There are plenty of videos on youtube that talk about them but I have an issue with the fact that most of these refer to tropes as “cliches” which, again, I don’t think is fair. Especially if you’re going to automatically say all cliches are bad. They’re not. I promise. Tropes done badly are bad because the writer messed up, not because the device is bad. 

Now that I have established what a trope is, I can talk about what I ACTUALLY want to talk about which is the deconstruction of tropes. To understand what it means to subvert, or change, a trope you need to know what they are in the first place which is why I wasted that time up top giving a brief explanation of the concept. Because, I believe to properly deconstruct tropes you need to understand them, maybe even love them. 

We could say, easily, that one of the first examples of a deconstruction of a trope is in The Canterbury Tales, though I will add that it’s not REALLY the same because the tropes would not have been…y’know…tropes. At that point. They were characters, ideals, plots, that would later go on to become tropes. The shining knight of “The Knight’s Tale” or the drunken laborer of “The Miler’s Tale.” All of which would become VERY common parts of stories. But, let’s say there are some common character types at the time of Chaucer writing, religious folks mostly or tales of morality such as the play Everyman. Within The Canterbury Tales, there is STILL deconstruction of those ideas. 

The first examples come directly from the “General Prologue” of the story, where Chaucer introducers his characters and the reason they’re together. Both of the characters are religious men, a friar, and a monk, and both of them are far from the holy man ideal that would have been overt in many morality plays or texts of the time. The monk is described as being very well dressed, with many horses, and loving hunting. The text goes so far as to say he “gave not a plucked in for that text” (line 13.) So, he’s not exactly a high holy man. Then comes the friar, who is explicitly said to take money from rich people to make himself rich while he ignores the poor people that may actually need his guidance because they cannot pay him. So, that’s great, good things happening here. For sure not at all a HUGE drag on the Catholic Church and indulgences (when priests and others would take money from parishioners and say that money would get them into heaven.) 

It would not at all be a leap to see how these two men, men of the church, being corrupt signals something greater. The idea that the Catholic Church is infallible, it isn’t, because it is run by men like these who use that religion to enrich themselves. 

This may be common enough for us now, specifically when it comes to organizations such as the church, but what about the less common deconstructions? Or, at least, the ones we are less likely to see as deconstructions? Such as, oh IDK, high fantasy based on a combination of the War of the Roses and climate change? 

I mean A Song of Ice and Fire by George RR Martin, obviously. (As a quick note, I won’t talk about the show because I deeply hate it but that’s on me.) 

There are some obvious ones about, like, the government in general, but I’m not gonna talk about those I want to talk about CHARACTERS.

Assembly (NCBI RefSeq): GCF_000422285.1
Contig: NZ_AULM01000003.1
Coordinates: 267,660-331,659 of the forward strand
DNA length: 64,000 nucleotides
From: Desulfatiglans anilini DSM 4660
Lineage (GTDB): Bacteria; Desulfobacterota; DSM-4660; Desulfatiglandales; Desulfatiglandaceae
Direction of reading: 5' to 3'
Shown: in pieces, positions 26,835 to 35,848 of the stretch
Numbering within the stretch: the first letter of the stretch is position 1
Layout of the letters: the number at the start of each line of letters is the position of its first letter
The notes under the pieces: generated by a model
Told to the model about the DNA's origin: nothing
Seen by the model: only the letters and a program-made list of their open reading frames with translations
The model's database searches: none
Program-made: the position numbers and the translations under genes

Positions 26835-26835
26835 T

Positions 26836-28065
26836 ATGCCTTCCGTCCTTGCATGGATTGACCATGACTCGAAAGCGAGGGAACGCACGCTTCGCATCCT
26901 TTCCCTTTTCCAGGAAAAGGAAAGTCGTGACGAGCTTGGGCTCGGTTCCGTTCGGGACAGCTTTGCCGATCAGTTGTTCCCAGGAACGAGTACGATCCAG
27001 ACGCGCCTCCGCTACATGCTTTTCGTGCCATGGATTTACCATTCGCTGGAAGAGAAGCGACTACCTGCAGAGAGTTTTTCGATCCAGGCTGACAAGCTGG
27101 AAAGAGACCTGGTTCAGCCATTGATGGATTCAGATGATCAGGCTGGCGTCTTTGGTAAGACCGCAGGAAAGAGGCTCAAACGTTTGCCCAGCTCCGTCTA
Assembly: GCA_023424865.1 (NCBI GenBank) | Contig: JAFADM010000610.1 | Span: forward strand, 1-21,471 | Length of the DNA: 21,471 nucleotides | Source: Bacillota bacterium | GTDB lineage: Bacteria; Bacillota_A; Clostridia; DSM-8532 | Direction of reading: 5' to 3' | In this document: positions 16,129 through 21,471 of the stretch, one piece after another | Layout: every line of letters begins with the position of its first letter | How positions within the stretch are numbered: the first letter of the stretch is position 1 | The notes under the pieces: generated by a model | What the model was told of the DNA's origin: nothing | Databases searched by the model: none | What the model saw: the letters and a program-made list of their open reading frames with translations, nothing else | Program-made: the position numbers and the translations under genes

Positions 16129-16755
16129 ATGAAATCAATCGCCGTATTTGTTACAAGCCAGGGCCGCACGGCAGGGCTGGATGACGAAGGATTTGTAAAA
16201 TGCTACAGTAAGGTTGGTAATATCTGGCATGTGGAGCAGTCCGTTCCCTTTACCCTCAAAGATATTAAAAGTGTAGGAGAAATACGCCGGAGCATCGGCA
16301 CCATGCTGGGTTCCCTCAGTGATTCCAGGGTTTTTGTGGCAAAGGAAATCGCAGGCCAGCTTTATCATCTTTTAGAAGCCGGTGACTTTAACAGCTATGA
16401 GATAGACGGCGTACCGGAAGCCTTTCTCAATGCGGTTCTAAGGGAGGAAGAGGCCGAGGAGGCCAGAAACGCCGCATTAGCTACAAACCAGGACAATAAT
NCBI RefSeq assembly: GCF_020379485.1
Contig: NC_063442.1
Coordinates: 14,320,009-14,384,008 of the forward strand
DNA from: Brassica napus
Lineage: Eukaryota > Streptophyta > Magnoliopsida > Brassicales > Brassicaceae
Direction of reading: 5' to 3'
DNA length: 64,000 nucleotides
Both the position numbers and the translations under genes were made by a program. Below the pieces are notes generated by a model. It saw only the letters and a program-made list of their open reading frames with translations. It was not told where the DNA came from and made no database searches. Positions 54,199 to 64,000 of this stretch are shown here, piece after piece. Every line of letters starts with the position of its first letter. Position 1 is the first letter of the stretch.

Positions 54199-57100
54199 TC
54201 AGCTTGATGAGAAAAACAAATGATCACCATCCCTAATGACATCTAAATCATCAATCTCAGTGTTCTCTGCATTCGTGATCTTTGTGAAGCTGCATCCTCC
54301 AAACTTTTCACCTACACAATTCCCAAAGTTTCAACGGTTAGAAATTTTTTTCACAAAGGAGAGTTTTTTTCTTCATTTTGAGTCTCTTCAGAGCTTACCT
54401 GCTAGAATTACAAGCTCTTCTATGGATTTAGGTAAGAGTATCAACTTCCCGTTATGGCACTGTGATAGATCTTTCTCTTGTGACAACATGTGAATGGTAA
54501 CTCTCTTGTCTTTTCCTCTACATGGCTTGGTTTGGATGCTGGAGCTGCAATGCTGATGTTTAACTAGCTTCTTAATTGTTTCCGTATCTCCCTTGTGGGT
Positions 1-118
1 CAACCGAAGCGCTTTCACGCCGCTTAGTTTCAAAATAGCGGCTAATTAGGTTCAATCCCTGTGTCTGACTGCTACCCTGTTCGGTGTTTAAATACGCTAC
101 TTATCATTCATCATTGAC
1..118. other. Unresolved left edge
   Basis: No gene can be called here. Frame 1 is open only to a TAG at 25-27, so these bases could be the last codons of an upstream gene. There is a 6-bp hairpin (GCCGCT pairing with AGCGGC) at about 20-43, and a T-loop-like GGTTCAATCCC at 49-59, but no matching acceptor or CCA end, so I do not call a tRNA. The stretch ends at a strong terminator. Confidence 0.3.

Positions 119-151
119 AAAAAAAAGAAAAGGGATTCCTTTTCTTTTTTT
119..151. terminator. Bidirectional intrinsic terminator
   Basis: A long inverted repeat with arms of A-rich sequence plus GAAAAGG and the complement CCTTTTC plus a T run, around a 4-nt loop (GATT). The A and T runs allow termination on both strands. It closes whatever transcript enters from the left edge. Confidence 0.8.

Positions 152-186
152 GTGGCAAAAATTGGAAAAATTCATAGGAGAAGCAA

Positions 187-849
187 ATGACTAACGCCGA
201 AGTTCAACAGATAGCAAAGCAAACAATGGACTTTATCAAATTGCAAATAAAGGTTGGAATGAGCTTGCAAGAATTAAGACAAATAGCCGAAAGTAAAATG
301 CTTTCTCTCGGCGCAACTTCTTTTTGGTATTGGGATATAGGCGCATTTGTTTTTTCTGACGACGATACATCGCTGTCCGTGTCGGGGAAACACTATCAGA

Actually, more specifically, two relationships and how they’re deconstruction of class fantasy tropes in the same way that Chaucer was deconstructing morality play tropes with the monk and the friar. Renly/Loras and Jaime/Cersei (Jaime/Brienne too but it’s a different trope) both function as deconstructions of Courtly Romance ideals. 

Forbidden love between a royal and a knight is an INCREDIBLY common idea dating all the way back to stories about King Arthur (Guinevere and Lancelot, anyone?) But these two ships have some obvious, uh, differences. One of them is a gay relationship, not something you’re likely to find being explicitly written in a courtly romance. The other is incest and also, just, a really wild relationship in every possible way. 

But, honestly, that’s a way different and longer post so I’m not gonna dwell on them just wanted all of you to have to deal with the knowledge that Jaime and Cersei are Lancelot and Guinevere equivalent. Let that live in your brain forever like it lives in mine. 

Obviously, the Chaucer tropes and what Martin is using are very different, but my interest lies less in WHAT tropes are deconstructed more in…like…what it means, if that makes sense. It doesn’t but I’ll try and explain. Those ideas, religious men of valor and courtly romances, are fundamental tropes. They have defined much of the stories we use. Despite having nothing in common in form they are similar in impact, is what I mean, I guess. Both stories show romanticized or normalized versions of an idea, religion or love or honor or really so many things, and tear those things down.

Within A Song of Ice and Fire, it’s notable that the primary church of the Seven Kingdom, the Seven, is a corrupt organization, all of the septons (priests) we meet are either using the religion to enrich themselves or using it to enact a violent agenda. The High Septon is, after all, responsible for unleashing the Faith Militant, the people going around fighting and killing for the church (Martin,) and the Silent Sisters are responsible for torture and the Walk of Shame that Cersei must undergo, and she is far from the only one they put through that, just the POV character we read about. That is hardly a great view of the dominate organized religion of the time. Just like Chaucer talking about not the IDEA of god but the domination that the Catholic Church has on religion. 

What is the Faith Militant but a version of the Crusades? What about the Silent Sisters? How many horror stories are about nuns? A LOT. 

Without Chaucer taking the forms of ideal religious men and smearing dirt just ALLLLLLLL over them would trope deconstruction evolved in a way that allowed Martin to make his version of the church? Obviously, there’s no way to know for sure but I like to think not, that there’s some alternate universe where Chaucer decided to write these men different which meant that the way our literature has developed is completely different. 

Or, think of it this way, someone had to pave the way, right? Towards being able to overtly comment on the crimes of the church, or really any organization, and the first steps towards that were unlikely to be explicit. They were going to be hidden, something that requires deeper reading, something like The Canterbury Tales, not something like A Song of Ice and Fire which needed the framework that made subversion of accepted tropes to even work. 

Anyway, long story short, read the books because the show sucks and I will fight Benioff & Weiss in hell! 


Work Cited


Chaucer, Geoffrey, et al. Reading Chaucer: an Interlinear Translation of Selections in the Norton Anthology of English Literature, 8th Ed. W.W. Norton, 2006.

Martin, George RR. A Feast for Crows. Bantam Books. 2011.